I hope that everyone is enjoying their New Year's Eve. Here is the Poetry Book Club Discussion post for the month. Personally, I'll be posting my thoughts tomorrow morning. I look forward to hear what everyone thought of the book!
Monday, December 31, 2007
I hope that everyone is enjoying their New Year's Eve. Here is the Poetry Book Club Discussion post for the month. Personally, I'll be posting my thoughts tomorrow morning. I look forward to hear what everyone thought of the book!
I was very fortunate to be able to interview Tao Lin via Gmail last week, in preparation for our PBC discussion of his book of poetry, you are a little bit happier than i am. Below is the interview. Enjoy!
What or who are your main influences on your poetry?
My main influences for the poetry book you read are the people I wrote about in the book, the "you" in many of the poems. I am interested in all those people, the things they've said or done, and I think about them when I'm alone and not thinking about myself.
How would you describe your dominant aesthetic in writing poetry? Do you have primarily visual goals, thematic goals, oral/aural goals, or a combination?
My dominant aesthetic in writing poetry is that I try to write what I want to read. It changes a lot, what I want to read. There are a lot of things I don't want to read though, that doesn't change as much. I don't want to read poetry that will make a 12-year-old feel stupid. I don't want to read poetry that will make someone who works at Kmart and has never read poetry feel stupid. I don't want to read poetry that has the power to make anyone feel stupid.
Your poetry is quite a leap forward from the "establishment" type of poetry, thematically and aesthetically. You can tell that you are a member of our generation, when you read your work. How does this affect you commercially?
That was a funny question, I stared at it reading with a neutral facial expression and then laughed a little at the end. I don't think it has been "exploited" yet at all that the poetry book you read could be marketed as a "voice of a generation" or something book. If someone involved in the book had the ambition or something to do that I think it could sell a lot of copies and a lot of teenagers and college kids would read it. If MTV released the book I think they could sell a lot of copies. Still, it has sold a lot of copies I think for poetry. I think it has sold something like 1200 copies or something, and it seems to be selling more now than when it came out.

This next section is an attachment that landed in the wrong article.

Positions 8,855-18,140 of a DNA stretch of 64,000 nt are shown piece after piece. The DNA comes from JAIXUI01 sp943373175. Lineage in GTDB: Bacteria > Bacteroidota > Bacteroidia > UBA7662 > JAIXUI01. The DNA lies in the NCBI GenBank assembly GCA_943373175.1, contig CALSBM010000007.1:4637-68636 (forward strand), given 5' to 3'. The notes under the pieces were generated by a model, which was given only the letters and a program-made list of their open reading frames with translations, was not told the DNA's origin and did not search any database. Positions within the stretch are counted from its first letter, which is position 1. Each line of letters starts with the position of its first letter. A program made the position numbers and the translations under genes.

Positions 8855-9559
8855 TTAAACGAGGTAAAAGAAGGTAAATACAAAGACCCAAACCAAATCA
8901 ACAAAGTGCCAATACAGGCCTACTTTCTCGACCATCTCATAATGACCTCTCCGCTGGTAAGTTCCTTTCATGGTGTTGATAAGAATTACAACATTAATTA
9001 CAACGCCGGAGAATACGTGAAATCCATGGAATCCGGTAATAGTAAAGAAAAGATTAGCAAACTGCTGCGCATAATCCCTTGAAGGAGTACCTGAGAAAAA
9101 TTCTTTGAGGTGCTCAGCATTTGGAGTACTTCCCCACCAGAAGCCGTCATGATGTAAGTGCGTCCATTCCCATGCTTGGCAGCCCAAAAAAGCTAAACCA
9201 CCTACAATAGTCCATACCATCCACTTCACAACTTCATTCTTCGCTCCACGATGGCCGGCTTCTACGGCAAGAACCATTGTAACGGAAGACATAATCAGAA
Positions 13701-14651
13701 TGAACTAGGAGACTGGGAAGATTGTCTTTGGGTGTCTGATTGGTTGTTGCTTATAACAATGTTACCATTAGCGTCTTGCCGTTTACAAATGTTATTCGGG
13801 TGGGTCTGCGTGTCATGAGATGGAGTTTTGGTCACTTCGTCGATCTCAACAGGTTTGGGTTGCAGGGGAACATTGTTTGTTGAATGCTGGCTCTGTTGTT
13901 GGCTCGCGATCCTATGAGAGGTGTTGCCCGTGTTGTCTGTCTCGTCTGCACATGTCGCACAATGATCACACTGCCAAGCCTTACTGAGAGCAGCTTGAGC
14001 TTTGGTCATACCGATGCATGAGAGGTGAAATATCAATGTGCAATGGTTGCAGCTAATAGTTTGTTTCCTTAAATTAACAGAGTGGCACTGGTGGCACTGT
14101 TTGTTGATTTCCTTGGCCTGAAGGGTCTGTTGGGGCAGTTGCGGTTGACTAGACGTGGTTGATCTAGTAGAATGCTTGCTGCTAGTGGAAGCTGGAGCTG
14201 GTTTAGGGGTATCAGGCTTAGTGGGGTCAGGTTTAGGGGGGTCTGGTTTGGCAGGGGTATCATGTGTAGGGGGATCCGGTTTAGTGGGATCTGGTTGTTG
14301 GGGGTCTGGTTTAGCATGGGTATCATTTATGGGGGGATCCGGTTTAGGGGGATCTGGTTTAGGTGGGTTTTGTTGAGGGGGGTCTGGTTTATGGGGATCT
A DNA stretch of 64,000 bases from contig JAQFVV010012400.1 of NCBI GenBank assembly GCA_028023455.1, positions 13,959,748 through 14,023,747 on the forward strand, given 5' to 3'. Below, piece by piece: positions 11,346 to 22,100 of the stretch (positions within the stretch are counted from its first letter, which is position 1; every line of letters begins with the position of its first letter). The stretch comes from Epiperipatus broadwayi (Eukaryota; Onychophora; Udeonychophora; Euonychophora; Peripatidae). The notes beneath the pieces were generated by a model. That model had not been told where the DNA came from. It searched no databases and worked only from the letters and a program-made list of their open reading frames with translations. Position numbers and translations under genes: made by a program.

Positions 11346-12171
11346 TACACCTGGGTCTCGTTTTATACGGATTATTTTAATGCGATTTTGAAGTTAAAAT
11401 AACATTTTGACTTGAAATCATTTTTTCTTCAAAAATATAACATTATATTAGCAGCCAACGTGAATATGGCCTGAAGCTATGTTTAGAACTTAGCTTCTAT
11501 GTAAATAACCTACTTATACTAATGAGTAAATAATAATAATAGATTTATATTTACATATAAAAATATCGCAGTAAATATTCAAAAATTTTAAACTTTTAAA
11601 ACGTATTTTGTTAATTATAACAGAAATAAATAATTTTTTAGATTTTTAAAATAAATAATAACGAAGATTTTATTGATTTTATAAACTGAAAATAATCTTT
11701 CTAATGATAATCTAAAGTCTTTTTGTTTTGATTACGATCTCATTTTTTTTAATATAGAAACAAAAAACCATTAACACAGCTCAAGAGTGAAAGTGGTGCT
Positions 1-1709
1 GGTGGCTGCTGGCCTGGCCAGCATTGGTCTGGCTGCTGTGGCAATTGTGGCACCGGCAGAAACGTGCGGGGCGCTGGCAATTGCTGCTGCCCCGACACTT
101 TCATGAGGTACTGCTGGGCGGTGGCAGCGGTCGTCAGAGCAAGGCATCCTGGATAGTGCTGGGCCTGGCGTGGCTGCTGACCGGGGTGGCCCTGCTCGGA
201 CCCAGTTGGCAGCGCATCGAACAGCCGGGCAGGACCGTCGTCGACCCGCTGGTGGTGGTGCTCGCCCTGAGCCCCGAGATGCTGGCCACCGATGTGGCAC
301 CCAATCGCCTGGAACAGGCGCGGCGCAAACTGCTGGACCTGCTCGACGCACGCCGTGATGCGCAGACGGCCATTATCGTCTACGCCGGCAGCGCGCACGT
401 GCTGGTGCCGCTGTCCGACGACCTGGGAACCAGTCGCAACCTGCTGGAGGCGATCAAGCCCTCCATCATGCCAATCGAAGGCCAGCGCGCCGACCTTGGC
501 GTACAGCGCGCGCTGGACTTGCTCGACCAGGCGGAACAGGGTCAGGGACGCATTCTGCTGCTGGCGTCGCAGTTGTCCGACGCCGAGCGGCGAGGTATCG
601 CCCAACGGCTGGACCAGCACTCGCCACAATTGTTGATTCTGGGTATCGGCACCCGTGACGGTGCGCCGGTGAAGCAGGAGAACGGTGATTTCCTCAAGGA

I think the "establishment" type of poetry you talk about is also written by "members of our generation." I mean 24-year-olds are not all writing poetry that is like the poetry in my poetry book. So it is not a generational thing I think. I don't think anything at all is a generational thing. There is a percentage of humans that thinks a certain way, like 2% are really alienated, 18% appreciate humans that are really alienated, and 80% appreciate sports, or something, and those numbers stay constant maybe no matter what year you were born in. Generational things may change those numbers a little but not much. These numbers are not based on any facts.
I found myself thinking a lot about all the personification in your poems. Food thanks you for eating it, literary magazines beg you to buy them. How do these characters occur to you?
I think it first occurred to me either through my mom, dad, reading Joy Williams, or my friend who does that a lot, talks about inanimate things like they have feelings and thoughts. When I was five or something if I saw a stuffed animal with its face covered by another stuffed animal's ass or something I would move the stuffed animal so its face would not be covered. Then I would feel better. Thinking like this makes me feel better because it makes life less significant. If a stuffed animal endures like 5000 days of having its face crushed by a box or something then I can endure not getting text messaged back by someone I like. A stuffed animal sits there, it doesn't move, what if it's alive and conscious but just really enlightened, and so chooses to go against consciousness and therefore not have to "deal with" existential despair, the "burden" of having to choose in a universe that does not tell us what to choose? This is comforting to me and exciting.
I'm also really interested in your book's overall tone. The language seems very ironic, a kind of wry sense of humor. Do you find yourself ever wanting to commit to some flowery, purplish prose? How do you marry the tone to your subject matter?
My story-collection, BED, has "flowery, purplish prose," I think. It is still "ironic" and "wry" though. I don't know how I marry the tone to my subject matter. I usually want to write in a tone that is not angry, bitter, or desperate. I feel desperation and anger and bitterness but I feel them for like 5 minutes. Most of the time I feel something else. That is the tone I try to write in for most of my things. For me to get the tone like that it takes a lot of editing.